Eventually there is a big conference of the underground network to debate what sort of society they want to create, and to plan the revolution. And William Fort is there, along with Art Randolph.

Sax Russell, the physicist, becomes my favorite character in the trilogy in "Green Mars," continuing on through "Blue Mars." In "Red Mars" he has been the head of the official UNOMA terraforming project. In "Green Mars" Sax goes undercover in the metanats' ongoing terraforming project with plastic surgery and a false identity. He works with a team developing new lichens and plants to help the process of changing the atmosphere. So he becomes an expert in botany. He has further adventures which I will not reveal. Later he develops weapons technology for the rebels, and also works his way into politics and sociology -- social engineering. He is the hero in the long section called "The Scientist As Hero."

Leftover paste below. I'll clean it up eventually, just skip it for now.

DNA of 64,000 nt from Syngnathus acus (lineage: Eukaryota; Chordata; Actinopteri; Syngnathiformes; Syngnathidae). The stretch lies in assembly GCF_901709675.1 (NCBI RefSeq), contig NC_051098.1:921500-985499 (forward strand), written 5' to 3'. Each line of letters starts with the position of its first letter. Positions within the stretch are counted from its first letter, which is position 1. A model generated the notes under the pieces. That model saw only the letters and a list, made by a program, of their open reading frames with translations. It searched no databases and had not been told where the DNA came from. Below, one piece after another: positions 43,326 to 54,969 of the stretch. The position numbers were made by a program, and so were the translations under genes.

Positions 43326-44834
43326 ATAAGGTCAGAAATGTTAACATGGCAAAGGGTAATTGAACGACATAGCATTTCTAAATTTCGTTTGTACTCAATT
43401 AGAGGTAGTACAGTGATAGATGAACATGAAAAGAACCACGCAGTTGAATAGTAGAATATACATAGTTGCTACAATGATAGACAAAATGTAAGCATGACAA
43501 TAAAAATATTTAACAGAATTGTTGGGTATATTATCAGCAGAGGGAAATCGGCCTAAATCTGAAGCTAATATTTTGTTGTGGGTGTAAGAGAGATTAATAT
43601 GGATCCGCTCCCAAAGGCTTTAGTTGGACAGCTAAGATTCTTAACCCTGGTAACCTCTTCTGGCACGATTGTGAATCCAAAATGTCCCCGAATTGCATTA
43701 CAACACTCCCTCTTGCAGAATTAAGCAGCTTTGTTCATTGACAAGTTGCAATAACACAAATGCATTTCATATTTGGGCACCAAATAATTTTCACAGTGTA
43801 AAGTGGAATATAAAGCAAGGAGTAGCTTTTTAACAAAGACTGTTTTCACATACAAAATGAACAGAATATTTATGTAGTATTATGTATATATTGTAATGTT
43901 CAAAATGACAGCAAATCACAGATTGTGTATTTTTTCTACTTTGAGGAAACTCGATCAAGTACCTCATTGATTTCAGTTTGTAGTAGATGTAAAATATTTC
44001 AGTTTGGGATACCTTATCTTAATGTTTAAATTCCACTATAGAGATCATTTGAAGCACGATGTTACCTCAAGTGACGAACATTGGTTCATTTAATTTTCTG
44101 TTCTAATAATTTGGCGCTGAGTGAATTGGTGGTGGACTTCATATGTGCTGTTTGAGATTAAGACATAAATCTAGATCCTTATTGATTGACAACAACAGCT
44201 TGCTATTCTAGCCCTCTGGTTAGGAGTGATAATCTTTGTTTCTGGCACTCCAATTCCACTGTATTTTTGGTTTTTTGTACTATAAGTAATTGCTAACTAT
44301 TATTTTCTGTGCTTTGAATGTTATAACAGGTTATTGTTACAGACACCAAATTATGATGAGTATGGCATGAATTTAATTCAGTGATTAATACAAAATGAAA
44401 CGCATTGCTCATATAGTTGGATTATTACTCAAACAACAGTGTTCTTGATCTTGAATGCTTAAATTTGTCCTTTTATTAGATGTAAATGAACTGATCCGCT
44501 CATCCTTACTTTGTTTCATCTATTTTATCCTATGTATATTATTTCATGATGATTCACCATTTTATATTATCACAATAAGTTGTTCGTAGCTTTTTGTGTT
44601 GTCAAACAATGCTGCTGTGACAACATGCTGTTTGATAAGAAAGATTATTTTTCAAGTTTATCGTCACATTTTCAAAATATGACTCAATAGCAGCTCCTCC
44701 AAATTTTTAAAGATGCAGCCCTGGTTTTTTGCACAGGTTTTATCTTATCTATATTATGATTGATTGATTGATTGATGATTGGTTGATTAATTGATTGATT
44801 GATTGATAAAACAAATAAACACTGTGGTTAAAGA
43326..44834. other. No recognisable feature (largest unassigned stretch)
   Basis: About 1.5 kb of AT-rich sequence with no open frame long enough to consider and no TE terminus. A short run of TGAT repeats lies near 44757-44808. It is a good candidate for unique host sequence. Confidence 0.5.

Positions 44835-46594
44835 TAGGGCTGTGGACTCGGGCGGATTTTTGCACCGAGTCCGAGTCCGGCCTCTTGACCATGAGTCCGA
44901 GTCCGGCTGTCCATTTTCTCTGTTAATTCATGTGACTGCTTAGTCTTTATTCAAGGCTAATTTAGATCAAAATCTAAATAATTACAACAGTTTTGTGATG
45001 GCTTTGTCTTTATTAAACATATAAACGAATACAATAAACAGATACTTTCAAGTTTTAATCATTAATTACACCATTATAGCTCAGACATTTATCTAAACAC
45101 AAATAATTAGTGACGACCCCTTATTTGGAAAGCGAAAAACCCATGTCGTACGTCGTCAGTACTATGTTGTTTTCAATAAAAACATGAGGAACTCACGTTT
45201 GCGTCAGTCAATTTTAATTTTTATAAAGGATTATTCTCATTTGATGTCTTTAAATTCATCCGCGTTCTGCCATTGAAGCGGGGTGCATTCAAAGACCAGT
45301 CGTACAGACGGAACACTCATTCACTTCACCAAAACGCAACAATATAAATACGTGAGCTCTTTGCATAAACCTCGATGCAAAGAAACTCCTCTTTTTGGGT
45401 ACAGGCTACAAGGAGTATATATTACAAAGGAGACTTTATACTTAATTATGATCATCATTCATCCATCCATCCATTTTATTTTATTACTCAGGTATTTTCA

PLOT SPOILERS
As I have telegraphed, "Green Mars" ends with the Second Martian Revolution, which succeeds where the First Revolution failed. A key development that makes this possible is the collapse of the West Antarctic ice sheet on Earth, which results in massive flooding and the creation of millions of refugees and social breakdown. This crisis leads to a civil war among the metanats, and while the Earth powers are busy fighting one another, the Free Mars movement seizes the opportunity to strike, with a massive, coordinated uprising. This is a very realistic move on KSR's part -- revolutions often take place when the ruling regime is weakened. That was, for instance, why the October Revolution in Russia was able to win during World War I.